Not all elopements caused short relationships.  Look at what I found in this obituary:   Obituary for Eleanor Priestley, Hall’s Funeral Home, Thomaston, Maine. 
“Eleanor “eloped” with Harland “Rocky” Priestley Jr. on October 14th, 1944 in Seabrook, N.H.  They later had an official wedding at the Congregational church in Stoneham, Mass.  They also renewed their vows at the First Baptist church in St. George on their 50th wedding anniversary.”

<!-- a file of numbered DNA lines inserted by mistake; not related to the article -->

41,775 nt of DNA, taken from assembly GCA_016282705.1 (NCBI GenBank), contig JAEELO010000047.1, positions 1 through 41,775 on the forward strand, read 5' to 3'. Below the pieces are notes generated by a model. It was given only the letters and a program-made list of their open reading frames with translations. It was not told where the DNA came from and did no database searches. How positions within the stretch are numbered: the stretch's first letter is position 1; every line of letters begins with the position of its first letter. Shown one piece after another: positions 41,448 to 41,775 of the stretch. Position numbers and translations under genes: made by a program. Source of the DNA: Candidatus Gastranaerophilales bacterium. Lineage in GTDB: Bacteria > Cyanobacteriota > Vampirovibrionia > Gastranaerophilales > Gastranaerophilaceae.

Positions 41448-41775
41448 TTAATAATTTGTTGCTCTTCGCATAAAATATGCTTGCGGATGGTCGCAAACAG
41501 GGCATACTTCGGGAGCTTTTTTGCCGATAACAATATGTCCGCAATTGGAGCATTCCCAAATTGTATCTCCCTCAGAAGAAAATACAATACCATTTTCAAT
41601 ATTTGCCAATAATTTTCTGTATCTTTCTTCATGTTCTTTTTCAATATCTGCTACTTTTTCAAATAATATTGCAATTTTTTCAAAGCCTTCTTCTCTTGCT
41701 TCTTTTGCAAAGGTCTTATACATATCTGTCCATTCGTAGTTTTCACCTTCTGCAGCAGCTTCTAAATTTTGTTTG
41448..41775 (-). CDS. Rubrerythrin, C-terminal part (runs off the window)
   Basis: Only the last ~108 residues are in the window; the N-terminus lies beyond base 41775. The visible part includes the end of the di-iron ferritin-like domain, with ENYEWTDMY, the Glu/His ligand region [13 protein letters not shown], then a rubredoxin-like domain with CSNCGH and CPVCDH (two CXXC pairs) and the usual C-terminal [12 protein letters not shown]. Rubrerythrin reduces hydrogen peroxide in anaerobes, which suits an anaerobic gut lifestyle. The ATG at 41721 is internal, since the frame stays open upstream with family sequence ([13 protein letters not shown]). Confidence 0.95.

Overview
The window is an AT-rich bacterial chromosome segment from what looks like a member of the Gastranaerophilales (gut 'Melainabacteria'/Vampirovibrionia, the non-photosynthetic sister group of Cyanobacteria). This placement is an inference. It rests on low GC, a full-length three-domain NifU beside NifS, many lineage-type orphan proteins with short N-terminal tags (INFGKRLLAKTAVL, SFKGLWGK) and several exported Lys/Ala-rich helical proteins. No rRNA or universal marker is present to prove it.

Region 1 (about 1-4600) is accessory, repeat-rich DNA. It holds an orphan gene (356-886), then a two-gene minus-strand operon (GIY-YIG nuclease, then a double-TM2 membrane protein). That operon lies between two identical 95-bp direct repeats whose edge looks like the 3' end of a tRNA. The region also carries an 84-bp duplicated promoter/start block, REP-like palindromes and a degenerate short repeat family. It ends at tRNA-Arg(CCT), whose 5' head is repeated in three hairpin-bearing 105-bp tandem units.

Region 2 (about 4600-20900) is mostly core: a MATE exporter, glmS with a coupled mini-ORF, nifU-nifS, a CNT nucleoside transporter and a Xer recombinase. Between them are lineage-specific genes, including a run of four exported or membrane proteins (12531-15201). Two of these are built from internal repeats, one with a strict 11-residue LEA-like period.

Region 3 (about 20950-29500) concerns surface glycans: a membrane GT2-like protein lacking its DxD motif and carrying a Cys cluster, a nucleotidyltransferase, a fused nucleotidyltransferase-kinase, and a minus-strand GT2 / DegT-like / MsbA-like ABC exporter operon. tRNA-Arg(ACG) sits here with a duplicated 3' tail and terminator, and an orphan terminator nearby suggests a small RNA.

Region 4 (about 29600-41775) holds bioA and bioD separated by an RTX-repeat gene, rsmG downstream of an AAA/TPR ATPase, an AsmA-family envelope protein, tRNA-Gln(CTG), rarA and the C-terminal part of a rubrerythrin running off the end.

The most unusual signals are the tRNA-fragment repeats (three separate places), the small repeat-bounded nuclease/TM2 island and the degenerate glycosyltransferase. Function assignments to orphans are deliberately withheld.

Have you found any elopements or “quick weddings” in your family tree?

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Copyright © 2015, Heather Wilkinson Rojo


  1. Yes! My grandparents were married in Seabrook, NH in February 1941.

  2. Hi Heather, What a fun post! I learned that Rhode Island was a Gretna Green for Massachusetts (and Connecticut) folks until early in the 20th century after discovering, to my surprise, an ancestor's marriage notation in a Providence, RI record. Who knew? Happy Easter,